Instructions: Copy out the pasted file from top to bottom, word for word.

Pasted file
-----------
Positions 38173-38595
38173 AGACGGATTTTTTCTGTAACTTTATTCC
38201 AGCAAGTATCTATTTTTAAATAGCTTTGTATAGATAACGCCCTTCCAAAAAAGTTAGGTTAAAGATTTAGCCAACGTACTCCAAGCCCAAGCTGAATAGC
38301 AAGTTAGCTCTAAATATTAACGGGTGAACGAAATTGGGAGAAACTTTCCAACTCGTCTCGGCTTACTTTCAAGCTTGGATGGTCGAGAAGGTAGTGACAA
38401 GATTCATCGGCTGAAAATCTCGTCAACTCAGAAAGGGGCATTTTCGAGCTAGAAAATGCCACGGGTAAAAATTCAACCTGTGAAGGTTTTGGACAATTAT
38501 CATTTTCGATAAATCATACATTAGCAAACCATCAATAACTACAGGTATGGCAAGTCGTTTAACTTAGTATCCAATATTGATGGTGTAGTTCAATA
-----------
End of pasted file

Positions 38173-38595
38173 AGACGGATTTTTTCTGTAACTTTATTCC
38201 AGCAAGTATCTATTTTTAAATAGCTTTGTATAGATAACGCCCTTCCAAAAAAGTTAGGTTAAAGATTTAGCCAACGTACTCCAAGCCCAAGCTGAATAGC
38301 AAGTTAGCTCTAAATATTAACGGGTGAACGAAATTGGGAGAAACTTTCCAACTCGTCTCGGCTTACTTTCAAGCTTGGATGGTCGAGAAGGTAGTGACAA
38401 GATTCATCGGCTGAAAATCTCGTCAACTCAGAAAGGGGCATTTTCGAGCTAGAAAATGCCACGGGTAAAAATTCAACCTGTGAAGGTTTTGGACAATTAT
38501 CATTTTCGATAAATCATACATTAGCAAACCATCAATAACTACAGGTATGGCAAGTCGTTTAACTTAGTATCCAATATTGATGGTGTAGTTCAATA